Accounting for the already reduced inventory at the regional warehouses (15 days!) and the reduced requirement at the plant warehouse, the total inventory in the system up to the regional warehouses, in spite of the addition of a central warehouse, has reduced from 45 - 60 days to 30 days.
Usually, most distributors are just 1-2 days away from the regional warehouses. With the model described above, they can have near 100% availability of the full range with inventory of about 10-15 days. Their inventory turns will increase to 24 from the earlier 6. For a distributor with 4% margin, this will mean a Return on Capital Invested of over 50%! (Currently they have to be satisfied with about 12-16%).
This is all fine, but then demand is influenced by many external factors such as competitive activity or inactivity, seasons, festivals, events, etc., and can change significantly. In such cases, the original stock levels will be insufficient to cater to the growing demand. What can one do in such a scenario?
The Buffer Management system of the Theory of Constraints manages these changes effectively.
Buffer Management System:
The initial stock level is designated into three colors - red, yellow and green, for each 33% band. Stock at a level lower than 66% of the designated stock level will be in red.
With an increasing demand trend, the stock level will continuously be in the red as the supply is insufficient to cater to the rising demand. If the stock remains in red for a period of time equal to the replenishment time to that stocking point, the stock level is changed by 33% i.e., one colour band. Any further change in stock level is carried out only after observing the stock levels after the additional (33%) material has arrived at the stocking point. Similarly, for a decreasing demand trend, the stock level is reduced by 33% if the stock is always in green. For steep changes in demand - such as an event (Diwali), or a season (air conditioners) - the levels will have to be changed manually, and later managed by Buffer Management during the season. As the supply is only according to what is sold in the next stocking point (distributor or retailer), and buffer management manages the upward and downward demand trends effectively, there is obviously no need for a short-term forecast! Long term forecasts are required to manage only the long lead time raw materials, such as imports.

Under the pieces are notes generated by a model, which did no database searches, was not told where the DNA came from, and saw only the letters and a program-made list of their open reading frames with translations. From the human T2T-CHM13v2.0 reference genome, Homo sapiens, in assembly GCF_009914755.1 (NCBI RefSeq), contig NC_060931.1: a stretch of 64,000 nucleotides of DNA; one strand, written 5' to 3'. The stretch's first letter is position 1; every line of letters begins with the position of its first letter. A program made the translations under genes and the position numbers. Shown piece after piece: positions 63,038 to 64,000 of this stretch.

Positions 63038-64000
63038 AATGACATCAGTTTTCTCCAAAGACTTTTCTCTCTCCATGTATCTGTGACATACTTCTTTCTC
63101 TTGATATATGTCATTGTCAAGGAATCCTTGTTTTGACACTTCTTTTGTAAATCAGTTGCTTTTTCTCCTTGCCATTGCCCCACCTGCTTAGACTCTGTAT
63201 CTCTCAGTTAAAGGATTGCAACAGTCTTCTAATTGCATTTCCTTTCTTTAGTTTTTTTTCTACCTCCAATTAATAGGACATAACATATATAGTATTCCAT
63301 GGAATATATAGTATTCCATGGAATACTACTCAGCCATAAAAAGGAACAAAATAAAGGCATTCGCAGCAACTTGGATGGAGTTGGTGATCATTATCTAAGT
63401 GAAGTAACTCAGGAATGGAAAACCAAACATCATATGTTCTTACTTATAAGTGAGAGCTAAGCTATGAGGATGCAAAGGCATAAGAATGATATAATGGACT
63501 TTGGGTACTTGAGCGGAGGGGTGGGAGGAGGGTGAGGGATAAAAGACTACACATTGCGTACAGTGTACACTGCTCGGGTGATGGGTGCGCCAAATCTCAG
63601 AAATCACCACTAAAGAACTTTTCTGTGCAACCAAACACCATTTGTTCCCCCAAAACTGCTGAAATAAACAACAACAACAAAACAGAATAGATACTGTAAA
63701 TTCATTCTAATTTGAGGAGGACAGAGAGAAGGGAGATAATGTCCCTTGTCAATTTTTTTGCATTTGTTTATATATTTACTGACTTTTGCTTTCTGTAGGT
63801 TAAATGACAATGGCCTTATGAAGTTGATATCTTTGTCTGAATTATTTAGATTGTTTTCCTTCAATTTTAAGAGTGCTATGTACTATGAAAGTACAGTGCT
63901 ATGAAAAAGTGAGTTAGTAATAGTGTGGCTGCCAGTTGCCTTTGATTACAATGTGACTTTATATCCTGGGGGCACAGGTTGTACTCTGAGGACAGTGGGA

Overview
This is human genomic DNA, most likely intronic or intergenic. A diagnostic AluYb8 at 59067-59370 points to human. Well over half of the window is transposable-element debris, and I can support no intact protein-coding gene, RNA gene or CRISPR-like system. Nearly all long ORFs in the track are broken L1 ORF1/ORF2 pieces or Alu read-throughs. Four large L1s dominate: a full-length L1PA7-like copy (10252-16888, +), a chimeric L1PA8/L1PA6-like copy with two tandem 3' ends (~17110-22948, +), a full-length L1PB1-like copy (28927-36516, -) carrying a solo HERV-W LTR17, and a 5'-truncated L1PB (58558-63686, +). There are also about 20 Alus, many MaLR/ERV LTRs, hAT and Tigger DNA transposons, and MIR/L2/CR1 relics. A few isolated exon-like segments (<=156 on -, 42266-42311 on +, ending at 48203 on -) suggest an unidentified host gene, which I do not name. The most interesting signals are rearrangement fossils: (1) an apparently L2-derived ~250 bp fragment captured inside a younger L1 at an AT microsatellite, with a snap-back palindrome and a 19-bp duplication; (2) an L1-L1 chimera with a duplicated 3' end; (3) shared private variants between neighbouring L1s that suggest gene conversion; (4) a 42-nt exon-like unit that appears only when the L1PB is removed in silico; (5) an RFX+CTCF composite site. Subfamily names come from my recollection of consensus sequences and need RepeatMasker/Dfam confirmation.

The model described above provides near 100% availability at all stocking points while reducing the inventory in the system to nearly half. The improved availability increases the sales, while the distributors and retailers experience a significant increase in ROI. A WIN-WIN for all partners in the chain.
So the magic mantra: Stop forecasting, hold back inventory rather than pushing down the chain, and supply according to consumption.
This comprehensive solution, with all its elements has been implemented in quite a few distribution companies (companies in consumer goods, auto parts, fashion goods, etc.) in India by Vector Consulting Group’s consulting services
The results – are more than 30% sales growth at half the inventory levels, in a year.